Haworthiopsis attenuata f. tanba
Accepted Scientific Name
Haworthiopsis attenuata (Haw.) G.D.Rowley
Haworthia attenuata 'Enon', Haworthiopsis attenuata 'Enon', Haworthia attenuata 'Tanba', Haworthiopsis attenuata 'Tanba', Haworthia tanba
This succulent, named Haworthia tanba by Dr. Masahiko Hayashi, is a dwarf form of Haworthiopsis attenuata found near Enon, a small town in the Eastern Cape Province in South Africa. It is often sold as a cultivar of H. attenuata.
Haworthiopsis attenuata f. tanba, also known as Haworthiopsis attenuata 'Enon' or Haworthia tanba, is a dwarf succulent that forms rosettes of short, fat, and firm leaves speckled with white raised dots. The color of the leaves varies between green, yellow, and red tones depending on how much sunlight they get.
The origin of the formal epithet "tanba" is unknown. It possibly refers to Tanba, a city in Hyōgo Prefecture in Japan, or derives from a Hindi word meaning "copper."
How to Grow and Care for Haworthiopsis attenuata f. tanba
Light: Even though most species can tolerate full sun, these succulents thrive in semi-shaded positions. However, brighter light conditions are needed to bring out the leaf coloration.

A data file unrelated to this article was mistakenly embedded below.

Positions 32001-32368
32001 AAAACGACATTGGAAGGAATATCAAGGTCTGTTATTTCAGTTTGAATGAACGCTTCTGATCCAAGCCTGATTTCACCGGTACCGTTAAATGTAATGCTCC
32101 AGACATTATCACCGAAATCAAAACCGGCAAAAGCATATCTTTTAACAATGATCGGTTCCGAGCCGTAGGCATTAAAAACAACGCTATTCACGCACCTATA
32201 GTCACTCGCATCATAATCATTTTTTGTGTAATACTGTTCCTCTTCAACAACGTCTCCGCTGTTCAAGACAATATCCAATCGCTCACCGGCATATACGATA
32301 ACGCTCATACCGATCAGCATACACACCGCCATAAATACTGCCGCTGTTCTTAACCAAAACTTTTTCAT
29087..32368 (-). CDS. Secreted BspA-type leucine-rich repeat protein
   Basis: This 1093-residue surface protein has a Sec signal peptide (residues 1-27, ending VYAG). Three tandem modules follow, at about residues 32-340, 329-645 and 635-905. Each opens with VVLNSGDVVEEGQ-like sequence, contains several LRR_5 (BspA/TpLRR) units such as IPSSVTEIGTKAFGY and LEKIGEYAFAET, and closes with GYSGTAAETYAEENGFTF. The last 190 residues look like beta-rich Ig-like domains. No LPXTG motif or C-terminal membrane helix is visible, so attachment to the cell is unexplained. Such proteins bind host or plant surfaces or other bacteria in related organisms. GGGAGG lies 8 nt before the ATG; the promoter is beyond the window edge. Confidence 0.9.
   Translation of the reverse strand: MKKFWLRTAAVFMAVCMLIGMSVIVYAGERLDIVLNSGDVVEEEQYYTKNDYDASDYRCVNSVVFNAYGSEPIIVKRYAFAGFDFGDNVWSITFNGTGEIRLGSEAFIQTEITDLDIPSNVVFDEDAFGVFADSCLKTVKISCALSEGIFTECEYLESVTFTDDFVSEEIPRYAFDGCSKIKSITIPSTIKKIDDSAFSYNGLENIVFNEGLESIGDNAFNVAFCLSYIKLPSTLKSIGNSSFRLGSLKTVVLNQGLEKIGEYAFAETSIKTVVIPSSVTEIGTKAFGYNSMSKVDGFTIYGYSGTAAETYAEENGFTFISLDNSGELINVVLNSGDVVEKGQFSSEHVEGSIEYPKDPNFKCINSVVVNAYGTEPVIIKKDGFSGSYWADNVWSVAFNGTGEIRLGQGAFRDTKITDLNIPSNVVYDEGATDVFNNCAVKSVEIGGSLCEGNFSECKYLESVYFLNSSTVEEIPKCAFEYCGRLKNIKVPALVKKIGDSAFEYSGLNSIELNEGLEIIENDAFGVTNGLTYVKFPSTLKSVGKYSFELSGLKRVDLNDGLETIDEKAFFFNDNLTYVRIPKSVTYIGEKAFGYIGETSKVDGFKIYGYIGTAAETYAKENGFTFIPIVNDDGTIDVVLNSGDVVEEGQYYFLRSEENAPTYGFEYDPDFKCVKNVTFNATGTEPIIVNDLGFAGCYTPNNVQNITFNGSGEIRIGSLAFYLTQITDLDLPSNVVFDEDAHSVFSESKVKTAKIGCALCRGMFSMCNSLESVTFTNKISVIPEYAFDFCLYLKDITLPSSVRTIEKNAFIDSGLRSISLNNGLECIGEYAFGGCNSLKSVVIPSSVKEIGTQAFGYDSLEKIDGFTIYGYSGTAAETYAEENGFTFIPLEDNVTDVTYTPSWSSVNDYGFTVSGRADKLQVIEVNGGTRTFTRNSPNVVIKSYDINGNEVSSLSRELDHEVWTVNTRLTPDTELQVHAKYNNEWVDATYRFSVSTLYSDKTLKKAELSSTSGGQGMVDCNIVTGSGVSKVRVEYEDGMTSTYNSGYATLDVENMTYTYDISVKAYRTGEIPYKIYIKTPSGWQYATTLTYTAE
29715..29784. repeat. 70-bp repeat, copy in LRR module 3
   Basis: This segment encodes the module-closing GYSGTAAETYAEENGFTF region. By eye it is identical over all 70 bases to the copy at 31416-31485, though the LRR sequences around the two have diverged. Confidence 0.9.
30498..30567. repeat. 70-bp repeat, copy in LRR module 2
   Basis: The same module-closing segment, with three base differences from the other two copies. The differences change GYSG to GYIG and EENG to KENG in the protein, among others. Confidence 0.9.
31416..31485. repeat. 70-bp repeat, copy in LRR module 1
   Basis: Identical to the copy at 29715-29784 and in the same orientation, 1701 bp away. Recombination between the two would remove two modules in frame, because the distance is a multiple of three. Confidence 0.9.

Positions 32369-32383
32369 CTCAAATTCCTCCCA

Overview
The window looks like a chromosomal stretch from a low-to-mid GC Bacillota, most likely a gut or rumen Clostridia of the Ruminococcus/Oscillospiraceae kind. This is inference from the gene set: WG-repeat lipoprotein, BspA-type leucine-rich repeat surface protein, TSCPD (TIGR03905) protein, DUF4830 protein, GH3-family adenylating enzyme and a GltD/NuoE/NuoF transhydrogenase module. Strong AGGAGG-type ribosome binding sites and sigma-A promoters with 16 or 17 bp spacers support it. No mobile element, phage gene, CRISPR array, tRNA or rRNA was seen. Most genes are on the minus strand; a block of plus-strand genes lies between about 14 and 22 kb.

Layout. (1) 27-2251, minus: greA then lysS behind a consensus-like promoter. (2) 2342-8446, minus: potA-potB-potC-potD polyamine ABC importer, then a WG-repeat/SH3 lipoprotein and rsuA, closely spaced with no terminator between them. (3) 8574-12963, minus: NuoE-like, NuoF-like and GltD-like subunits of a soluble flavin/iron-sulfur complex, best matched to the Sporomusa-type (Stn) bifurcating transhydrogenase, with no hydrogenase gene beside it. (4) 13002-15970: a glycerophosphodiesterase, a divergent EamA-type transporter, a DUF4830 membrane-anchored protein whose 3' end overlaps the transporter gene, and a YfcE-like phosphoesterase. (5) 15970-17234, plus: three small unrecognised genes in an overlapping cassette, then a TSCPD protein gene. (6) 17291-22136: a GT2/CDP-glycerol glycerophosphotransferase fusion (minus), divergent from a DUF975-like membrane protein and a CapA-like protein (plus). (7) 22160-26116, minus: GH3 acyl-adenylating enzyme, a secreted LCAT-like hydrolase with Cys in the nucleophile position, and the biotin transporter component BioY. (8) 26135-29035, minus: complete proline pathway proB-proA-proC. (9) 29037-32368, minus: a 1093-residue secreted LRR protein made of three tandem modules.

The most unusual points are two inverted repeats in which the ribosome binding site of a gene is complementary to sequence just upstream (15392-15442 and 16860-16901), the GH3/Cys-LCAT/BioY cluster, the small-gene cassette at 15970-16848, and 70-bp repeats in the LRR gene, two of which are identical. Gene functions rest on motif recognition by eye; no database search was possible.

Soil: Plant your Haworthiopsis in a commercial soil formulated for succulents or make your own well-draining potting mix.
Hardiness: Haworthiopsis attenuata f. tanba can withstand temperatures as low as 30 to 50 °F (-1.1 to 10 °C), USDA hardiness zones 10a to 11b.
Watering: In spring and fall, when the growth is most active, water Haworthiopsis thoroughly, then wait until the top of the soil dries out before watering again. Water your plants less during the winter when their growth slows down significantly. During the hottest summer months, when Haworthiopsis are mostly dormant, water just enough to keep the leaves from shriveling.
Fertilizing: Haworthiopsis are slow-growing succulents, and they do not require much fertilizer. Therefore, feed only with a dilute fertilizer and only from spring to fall.
Repotting: When the plant has outgrown its container, repot in the spring or early summer into a new, slightly larger pot with fresh soil.
Propagation: Haworthiopsis are mostly and easily grown from stem cuttings or by removing offsets from the mother plant.
Learn more at How to Grow and Care for Haworthiopsis.
Toxicity of Haworthiopsis attenuata f. tanba
Haworthiopsis species are generally non-toxic to humans and animals.
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